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How to Make a Balloon Cake

By: Margaret Paxton - Updated: 20 Jul 2010 | comments*Discuss
 
How To Make A Balloon Cake

Balloon cakes are simple to make but look very professional! They are always popular at parties for children and make great centrepieces for the birthday party tea table.You can choose to make as many different sizes and colours as you fancy and maybe decorate them with numbers for the birthday child. (It’s not very often we can combine counting practise with sweet foods!)

Suggested Cake Sizes

Bake the number of round cakes you want for balloons (see Birthday Cakes for a First Birthday article for Madeira sponge recipe) either in cake tins or 2 pint pudding basins-to get more of a balloon shape.

Use loaf tins to bake your cake mixture in too for a different balloon shape-or buy a Swiss roll and decorate it to match the others...(not cheating, just improvising!)Once the cakes have cooled completely, they can be cut in half horizontally and filled with a jam of your choice and butter-cream.

Preparation of the Cake Board

Prepare the cake board by covering it with ready-made sugar paste (available in cake shops and supermarkets in a range of colours)rolled to a thickness of about 4mm. If the paste gets sticky, use a light dusting of icing sugar to keep it workable.

With the rolled paste over your rolling pin, transfer it to the cake board by unrolling it to fit, then, use the rolling pin to roll it firmly into place. Cut any excess with a plain-bladed knife to give a neatedge.

If you are using more than one cake board use different colours of sugar paste for extra ‘eye appeal.’Alternatively, cover your cake boards with doilies or edible paper!

Coating the Balloon Cakes

Roll the paste as before- make sure it is large enough to cover the cake-or Swiss roll-before attempting this.

Using the rolling pin as a ‘coat hanger’ to move the rolled sugar paste, have the cake as close as possible to avoid disasters. Drape the paste carefully over the cake without pressing it. Smooth the paste on with your hands, starting at the top in the centre, to avoid trapping air bubbles.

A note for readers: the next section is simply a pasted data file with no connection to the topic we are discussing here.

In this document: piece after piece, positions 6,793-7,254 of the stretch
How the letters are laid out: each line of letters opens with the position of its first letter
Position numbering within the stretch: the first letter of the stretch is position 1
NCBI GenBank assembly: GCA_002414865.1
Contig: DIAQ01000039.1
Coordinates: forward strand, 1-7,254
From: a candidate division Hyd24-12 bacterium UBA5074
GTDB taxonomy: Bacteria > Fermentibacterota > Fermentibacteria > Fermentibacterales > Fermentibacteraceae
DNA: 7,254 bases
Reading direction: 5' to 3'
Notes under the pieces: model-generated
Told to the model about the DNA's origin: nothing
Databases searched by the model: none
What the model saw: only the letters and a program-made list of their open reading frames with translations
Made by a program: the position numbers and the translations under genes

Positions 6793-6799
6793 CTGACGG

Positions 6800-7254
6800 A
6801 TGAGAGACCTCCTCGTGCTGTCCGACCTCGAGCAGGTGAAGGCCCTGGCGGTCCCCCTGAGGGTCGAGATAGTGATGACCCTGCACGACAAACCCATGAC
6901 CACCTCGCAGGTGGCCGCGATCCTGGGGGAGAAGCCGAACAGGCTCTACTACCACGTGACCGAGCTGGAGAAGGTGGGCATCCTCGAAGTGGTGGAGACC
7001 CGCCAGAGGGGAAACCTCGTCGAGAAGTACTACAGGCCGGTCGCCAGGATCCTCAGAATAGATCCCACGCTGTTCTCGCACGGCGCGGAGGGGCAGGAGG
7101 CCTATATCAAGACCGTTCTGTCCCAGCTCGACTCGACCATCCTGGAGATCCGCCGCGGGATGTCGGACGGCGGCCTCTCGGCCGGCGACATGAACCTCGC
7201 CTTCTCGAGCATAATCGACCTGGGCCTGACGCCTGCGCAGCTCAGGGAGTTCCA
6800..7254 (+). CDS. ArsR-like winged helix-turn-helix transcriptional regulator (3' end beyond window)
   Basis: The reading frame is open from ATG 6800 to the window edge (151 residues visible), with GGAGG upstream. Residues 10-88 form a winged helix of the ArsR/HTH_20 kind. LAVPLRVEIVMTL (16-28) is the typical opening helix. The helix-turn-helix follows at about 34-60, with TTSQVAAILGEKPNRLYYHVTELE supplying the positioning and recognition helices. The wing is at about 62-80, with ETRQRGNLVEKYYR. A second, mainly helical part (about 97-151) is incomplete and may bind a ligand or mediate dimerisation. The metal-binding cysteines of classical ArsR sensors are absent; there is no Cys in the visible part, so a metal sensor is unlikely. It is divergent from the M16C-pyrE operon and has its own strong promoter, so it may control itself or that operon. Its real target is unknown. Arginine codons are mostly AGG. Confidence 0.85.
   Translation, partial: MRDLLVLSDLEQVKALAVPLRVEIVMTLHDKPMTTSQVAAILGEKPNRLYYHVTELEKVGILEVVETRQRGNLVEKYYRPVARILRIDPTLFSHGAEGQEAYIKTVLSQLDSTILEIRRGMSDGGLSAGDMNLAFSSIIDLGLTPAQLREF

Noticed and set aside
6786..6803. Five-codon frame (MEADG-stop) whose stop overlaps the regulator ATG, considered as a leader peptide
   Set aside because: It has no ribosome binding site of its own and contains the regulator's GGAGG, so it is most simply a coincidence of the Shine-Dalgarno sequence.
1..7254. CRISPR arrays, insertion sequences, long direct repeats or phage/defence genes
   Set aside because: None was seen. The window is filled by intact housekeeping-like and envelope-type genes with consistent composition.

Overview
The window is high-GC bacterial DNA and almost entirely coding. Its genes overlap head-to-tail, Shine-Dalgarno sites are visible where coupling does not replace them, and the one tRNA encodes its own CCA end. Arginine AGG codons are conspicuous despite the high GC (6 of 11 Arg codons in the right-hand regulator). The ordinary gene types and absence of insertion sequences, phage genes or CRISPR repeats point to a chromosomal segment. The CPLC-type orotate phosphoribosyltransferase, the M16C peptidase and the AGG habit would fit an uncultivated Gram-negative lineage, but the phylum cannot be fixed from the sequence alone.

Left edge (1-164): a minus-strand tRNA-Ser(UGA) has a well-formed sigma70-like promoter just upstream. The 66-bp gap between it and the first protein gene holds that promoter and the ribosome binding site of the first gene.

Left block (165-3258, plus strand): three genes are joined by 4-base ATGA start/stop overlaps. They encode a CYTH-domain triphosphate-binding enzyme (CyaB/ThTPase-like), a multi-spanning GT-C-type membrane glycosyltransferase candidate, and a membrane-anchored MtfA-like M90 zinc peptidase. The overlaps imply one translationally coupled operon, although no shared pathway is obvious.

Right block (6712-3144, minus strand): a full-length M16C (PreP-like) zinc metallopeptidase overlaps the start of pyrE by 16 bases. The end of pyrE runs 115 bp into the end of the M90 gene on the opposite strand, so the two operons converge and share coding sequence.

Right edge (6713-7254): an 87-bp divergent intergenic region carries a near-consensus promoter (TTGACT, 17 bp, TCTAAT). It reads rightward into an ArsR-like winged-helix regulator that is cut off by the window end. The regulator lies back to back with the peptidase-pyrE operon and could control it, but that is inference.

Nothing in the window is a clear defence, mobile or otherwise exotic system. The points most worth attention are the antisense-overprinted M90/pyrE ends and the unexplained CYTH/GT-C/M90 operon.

Once the top and sides are covered, trim any excess at the base; press this part firmly first to anchor the covering.

If your cake needs a little extra sticking power to secure it to the cake board, brush on some apricot glaze: 3 tablespoons apricot jam mixed with 1 teaspoon water in a saucepan, heated gently to melt the jam. Put this sticky mixture through a sieve and use the back of a spoon to rub the jam through it. Use a thin paintbrush to apply where necessary.

Finishing Touches

Make ‘knots’ for your balloons with the trimmings of sugar paste and use either thin ribbon or liquorice strands as balloon strings.

If you have more sugar paste trimmings, or just some you want to use up, have a go at making numbers with them. For example, if the cake is for your child’s 4th birthday, make a paste number 4 to go on each balloon by rolling the paste and cutting it to the required shape.

For added ‘oooh’ factor, decorate the board and balloons with sugar mice or other little edible creatures that can be bought readymade!

Plan B

Bake and ice the cakes but draw different coloured balloons on the top of the cakes with food writing gel. Quick and simple.

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